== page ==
We noted, however, that this prima facie case can be rebutted by the government with “evidence or argument showing that the contractor did not suffer or should not have suffered any loss because it was able to either reduce its overhead or take on other work during the delay.” Id. We then concluded that the government failed to meet its burden; we also noted that the government's reliance on the minimal amount of work remaining on the contract when the suspension occurred was misplaced, for the “amount of work remaining on a suspended contract is essentially irrelevant if a contractor must leave its resources idle in order to be able to complete that work on short notice.” Id. at 887. We thus concluded that a portion of the contractor's unabsorbed overhead costs should have been awarded.1
Since our decision in Mech-Con, we have had two further opportunities to examine the nature of the evidence that would satisfy the government's rebuttal burden under the second prong. In Altmayer v. Johnson, 79 F.3d 1129 (Fed.Cir.1996), after determining that the contractor was on standby during a government-caused suspension, we examined whether the government had provided sufficient evidence to rebut the contractor's prima facie showing of entitlement to recovery of indirect costs. In an attempt to show that “other work” had been performed despite the suspension, the government in part relied on the contractor's total billings between August 31, 1992, and May 28, 1993, the period of time covering performance of the contract at issue. We concluded, however, that this evidence “[did] not show that [the contractor] performed additional work to absorb its extended home office overhead.” Id. at 1135 (emphasis added). We also concluded that neither the contractor's bidding on new contracts as completion of the contract at issue approached nor the fact that the contractor had excess bonding capacity during the suspension period precluded recovery of indirect costs using the Eichleay formula. See id. Because the contractor had made the requisite prima facie showing and the government had failed to rebut the showing, we vacated the Board's denial of recovery. See id.
The only other case in which we have carefully examined the second prong of the legal test for Eichleay damages was Satellite Electric Co. v. Dalton, 105 F.3d 1418 (Fed.Cir.1997). In that case, we noted that:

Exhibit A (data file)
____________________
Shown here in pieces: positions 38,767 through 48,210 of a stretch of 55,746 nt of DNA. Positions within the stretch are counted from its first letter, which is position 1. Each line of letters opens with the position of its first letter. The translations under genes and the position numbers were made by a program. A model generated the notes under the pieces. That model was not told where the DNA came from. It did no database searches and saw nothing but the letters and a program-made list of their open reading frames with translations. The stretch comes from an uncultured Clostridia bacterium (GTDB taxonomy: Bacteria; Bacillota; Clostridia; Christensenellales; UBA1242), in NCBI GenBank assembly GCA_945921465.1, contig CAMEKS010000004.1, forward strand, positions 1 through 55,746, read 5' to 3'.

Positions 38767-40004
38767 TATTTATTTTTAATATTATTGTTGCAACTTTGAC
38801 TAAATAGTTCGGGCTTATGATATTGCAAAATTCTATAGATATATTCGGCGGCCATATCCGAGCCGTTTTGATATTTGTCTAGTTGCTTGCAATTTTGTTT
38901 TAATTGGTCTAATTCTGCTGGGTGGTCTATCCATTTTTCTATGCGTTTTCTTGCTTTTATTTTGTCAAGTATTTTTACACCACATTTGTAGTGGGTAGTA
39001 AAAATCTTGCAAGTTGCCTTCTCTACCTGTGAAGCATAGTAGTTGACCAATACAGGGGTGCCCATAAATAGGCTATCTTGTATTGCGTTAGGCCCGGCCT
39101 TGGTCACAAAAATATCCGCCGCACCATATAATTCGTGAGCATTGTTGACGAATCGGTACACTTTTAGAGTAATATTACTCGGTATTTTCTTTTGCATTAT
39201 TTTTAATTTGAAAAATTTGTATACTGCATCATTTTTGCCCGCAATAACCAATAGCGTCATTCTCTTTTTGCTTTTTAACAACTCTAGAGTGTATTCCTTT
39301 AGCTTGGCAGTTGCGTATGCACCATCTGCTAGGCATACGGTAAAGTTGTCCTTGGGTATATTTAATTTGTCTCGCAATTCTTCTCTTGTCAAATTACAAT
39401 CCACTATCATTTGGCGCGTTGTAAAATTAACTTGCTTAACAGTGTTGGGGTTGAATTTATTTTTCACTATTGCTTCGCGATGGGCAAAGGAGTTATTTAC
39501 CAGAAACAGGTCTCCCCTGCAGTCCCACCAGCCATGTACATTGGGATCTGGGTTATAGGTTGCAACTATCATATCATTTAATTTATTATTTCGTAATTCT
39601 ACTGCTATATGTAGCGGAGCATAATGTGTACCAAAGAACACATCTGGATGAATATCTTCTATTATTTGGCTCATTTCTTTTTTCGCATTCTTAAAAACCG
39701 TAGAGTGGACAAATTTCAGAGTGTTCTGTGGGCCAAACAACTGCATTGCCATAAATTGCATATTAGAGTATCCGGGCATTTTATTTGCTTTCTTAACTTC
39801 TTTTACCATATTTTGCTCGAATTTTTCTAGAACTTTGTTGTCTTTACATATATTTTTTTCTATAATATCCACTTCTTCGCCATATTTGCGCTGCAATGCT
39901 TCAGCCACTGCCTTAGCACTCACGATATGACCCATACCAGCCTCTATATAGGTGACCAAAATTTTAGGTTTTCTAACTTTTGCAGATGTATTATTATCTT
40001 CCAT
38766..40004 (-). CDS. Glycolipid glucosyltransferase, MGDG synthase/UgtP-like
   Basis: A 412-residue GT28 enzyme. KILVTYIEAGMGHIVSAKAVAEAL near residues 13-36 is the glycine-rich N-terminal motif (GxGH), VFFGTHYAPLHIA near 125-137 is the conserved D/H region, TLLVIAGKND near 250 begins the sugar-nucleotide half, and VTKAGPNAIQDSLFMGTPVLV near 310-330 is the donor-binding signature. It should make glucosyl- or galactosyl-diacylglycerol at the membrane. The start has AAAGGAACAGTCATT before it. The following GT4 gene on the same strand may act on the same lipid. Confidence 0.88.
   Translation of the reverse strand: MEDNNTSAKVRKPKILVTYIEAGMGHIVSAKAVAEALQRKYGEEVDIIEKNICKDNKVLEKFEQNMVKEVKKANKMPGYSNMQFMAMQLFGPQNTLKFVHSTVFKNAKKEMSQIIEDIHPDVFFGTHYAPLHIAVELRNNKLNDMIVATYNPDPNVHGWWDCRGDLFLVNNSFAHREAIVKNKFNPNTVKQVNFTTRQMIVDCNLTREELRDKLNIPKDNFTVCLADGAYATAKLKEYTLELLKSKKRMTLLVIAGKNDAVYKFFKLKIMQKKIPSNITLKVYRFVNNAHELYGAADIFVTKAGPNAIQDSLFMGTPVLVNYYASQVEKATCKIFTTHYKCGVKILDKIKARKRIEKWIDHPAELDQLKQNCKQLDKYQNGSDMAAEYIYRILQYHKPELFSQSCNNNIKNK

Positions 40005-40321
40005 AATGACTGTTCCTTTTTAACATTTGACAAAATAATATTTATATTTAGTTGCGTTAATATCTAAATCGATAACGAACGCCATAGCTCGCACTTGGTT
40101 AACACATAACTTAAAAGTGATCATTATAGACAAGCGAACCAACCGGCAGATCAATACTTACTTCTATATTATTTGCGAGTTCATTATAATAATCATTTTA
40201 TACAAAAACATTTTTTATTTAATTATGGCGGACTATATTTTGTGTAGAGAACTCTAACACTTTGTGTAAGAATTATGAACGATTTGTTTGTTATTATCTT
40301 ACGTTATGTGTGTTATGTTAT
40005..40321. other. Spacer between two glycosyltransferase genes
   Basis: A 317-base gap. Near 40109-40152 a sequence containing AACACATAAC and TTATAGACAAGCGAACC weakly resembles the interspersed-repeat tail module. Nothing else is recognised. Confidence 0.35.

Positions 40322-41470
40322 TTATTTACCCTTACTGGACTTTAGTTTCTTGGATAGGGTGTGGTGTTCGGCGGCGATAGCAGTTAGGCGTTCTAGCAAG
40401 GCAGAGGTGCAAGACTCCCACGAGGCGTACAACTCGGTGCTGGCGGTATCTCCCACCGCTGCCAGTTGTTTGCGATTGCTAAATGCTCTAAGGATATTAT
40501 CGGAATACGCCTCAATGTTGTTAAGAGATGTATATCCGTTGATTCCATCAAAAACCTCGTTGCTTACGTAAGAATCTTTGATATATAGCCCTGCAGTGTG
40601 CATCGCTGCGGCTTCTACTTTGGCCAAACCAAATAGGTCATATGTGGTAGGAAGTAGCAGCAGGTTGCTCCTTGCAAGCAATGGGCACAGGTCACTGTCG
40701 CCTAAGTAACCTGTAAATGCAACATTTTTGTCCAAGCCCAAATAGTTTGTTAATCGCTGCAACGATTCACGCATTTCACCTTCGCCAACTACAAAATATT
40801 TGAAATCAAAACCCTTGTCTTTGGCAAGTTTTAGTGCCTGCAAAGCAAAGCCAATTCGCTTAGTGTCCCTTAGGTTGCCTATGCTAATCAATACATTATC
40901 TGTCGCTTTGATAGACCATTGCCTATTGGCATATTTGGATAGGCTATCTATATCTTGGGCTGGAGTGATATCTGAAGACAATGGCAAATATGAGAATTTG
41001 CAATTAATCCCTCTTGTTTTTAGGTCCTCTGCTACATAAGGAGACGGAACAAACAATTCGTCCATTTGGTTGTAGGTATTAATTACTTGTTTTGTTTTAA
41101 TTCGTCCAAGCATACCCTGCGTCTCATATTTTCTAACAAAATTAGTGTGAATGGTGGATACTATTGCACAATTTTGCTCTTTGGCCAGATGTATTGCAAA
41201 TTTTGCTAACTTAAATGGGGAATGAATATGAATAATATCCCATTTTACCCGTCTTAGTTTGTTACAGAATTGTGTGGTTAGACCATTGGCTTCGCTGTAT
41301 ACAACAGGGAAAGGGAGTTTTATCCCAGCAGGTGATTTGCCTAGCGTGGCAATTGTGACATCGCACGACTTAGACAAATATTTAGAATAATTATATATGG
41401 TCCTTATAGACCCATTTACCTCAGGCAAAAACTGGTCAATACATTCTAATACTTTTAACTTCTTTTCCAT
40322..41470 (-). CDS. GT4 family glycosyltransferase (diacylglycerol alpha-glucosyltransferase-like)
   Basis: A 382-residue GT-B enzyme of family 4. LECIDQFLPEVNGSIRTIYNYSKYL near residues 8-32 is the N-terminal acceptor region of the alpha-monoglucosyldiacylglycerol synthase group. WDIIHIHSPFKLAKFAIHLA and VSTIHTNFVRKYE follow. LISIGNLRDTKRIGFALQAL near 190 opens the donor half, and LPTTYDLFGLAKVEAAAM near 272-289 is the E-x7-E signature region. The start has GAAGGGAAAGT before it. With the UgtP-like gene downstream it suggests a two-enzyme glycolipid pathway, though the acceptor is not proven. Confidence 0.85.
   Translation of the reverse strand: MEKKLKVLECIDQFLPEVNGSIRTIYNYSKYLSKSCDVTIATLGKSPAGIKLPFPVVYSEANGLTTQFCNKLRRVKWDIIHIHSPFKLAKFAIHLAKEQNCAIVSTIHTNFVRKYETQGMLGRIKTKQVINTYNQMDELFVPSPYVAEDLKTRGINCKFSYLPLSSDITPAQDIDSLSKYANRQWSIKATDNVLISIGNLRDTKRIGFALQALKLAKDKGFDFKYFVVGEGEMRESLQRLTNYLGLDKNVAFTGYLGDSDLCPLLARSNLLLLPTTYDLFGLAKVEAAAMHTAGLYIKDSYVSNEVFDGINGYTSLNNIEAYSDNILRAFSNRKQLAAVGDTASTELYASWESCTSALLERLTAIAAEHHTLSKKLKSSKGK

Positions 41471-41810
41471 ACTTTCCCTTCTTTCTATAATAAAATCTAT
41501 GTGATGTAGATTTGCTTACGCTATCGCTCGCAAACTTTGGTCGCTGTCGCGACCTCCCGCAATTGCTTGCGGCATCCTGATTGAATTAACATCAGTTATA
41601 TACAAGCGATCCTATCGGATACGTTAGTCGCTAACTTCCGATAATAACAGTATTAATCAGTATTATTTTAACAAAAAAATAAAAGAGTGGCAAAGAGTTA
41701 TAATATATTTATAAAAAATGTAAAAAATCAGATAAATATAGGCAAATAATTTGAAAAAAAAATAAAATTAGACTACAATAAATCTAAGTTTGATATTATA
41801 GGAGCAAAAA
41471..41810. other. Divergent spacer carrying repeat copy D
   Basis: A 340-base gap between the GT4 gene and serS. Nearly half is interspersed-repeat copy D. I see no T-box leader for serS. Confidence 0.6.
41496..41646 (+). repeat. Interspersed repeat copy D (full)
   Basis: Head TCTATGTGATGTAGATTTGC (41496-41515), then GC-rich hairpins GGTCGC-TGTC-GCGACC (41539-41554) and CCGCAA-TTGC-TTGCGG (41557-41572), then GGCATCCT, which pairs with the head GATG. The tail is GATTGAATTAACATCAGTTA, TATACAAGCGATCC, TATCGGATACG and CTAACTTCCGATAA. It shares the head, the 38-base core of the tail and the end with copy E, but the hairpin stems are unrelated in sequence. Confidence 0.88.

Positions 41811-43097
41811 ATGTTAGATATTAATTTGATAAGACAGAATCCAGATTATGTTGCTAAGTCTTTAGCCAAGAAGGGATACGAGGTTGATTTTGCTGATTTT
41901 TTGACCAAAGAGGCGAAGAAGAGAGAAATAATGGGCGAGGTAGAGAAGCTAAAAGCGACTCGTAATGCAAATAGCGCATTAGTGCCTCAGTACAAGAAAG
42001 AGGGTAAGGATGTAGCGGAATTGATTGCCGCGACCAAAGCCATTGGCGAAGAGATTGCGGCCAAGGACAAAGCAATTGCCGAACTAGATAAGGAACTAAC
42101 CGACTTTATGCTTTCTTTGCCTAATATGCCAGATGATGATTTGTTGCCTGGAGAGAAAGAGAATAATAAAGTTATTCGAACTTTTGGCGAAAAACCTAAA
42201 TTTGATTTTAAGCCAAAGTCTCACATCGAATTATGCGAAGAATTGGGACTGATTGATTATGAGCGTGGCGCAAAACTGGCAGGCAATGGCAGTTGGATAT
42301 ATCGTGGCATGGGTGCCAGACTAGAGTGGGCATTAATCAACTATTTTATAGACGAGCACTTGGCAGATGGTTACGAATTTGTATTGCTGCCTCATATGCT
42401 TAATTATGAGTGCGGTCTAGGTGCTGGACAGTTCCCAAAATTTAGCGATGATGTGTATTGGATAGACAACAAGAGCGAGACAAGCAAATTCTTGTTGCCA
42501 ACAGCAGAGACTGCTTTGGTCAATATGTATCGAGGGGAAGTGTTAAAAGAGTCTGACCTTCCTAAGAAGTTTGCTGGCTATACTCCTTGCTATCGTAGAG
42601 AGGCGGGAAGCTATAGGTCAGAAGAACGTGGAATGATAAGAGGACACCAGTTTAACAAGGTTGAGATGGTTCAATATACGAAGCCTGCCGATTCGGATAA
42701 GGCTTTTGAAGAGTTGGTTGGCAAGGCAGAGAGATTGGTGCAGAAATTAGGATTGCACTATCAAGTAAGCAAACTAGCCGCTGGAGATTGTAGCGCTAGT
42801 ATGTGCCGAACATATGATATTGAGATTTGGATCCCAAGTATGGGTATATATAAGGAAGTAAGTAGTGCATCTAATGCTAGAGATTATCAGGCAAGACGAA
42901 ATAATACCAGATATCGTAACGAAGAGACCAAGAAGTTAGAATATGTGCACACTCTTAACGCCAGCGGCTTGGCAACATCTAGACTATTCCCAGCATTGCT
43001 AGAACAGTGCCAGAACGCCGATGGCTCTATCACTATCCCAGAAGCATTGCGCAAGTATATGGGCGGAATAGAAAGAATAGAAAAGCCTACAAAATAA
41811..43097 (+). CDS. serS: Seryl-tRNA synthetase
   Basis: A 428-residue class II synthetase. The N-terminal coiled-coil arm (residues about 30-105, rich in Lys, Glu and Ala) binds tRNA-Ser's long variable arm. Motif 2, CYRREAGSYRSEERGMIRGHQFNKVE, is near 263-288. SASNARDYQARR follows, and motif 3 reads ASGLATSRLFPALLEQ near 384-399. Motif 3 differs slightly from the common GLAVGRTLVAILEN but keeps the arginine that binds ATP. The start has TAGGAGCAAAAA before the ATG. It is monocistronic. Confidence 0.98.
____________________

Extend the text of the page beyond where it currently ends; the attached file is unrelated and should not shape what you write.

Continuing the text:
Throughout the period of suspension, Satellite bid on new contracts․ Satellite obtained only two contracts. Satellite's inability to obtain new contracts resulted partially from limitations in its bidding bond, unrelated to the contract at issue, that restricted the number and type of contracts upon which it could bid, and partially from economic conditions that made it difficult to bid competitively for new contracts.
Id. at 1420. We then noted that “[t]he contractor is entitled to damages ․ only if its inability to take on additional work results from its standby status, i.e., is attributable to the government.” Id. at 1421 (emphasis added). We concluded that Satellite was not entitled to recover its indirect costs after first distinguishing Altmayer:
In Altmayer v. Johnson this court, in reversing a Board of Contract Appeals decision denying Eichleay damages, stated that the fact that the contractor “may have bid on other contracts ‘at the very end’ of the subject contract, does not establish that it was able to reduce its overhead or take on other work during the delay.” In the present cases ․ however, the evidence that Satellite was able to take on other work was far more than its bidding “on other contracts ․ ‘at the very end’ ” of the contract involved.
There was also other evidence supporting the Board's findings. At the time of the first work suspension, the project was 96.7 percent completed. The remaining work constituted less than $30,000 of the total contract price of $845,798. The relatively small amount of work remaining to be done further supports the Board's conclusion that Satellite could have taken on significant replacement work if it had been able to obtain it.
Id. at 1422 (emphasis added, internal citations omitted). We then concluded that Satellite's inability to obtain replacement contracts was due to the limitations on its security bond resulting from its failure to submit timely invoices and the difficult economic conditions of the time, which resulted in increased competition for the contracts available for bid, and therefore arose from problems that were “considerably of its own making” and was “not the result of the government's actions in suspending work.” Id.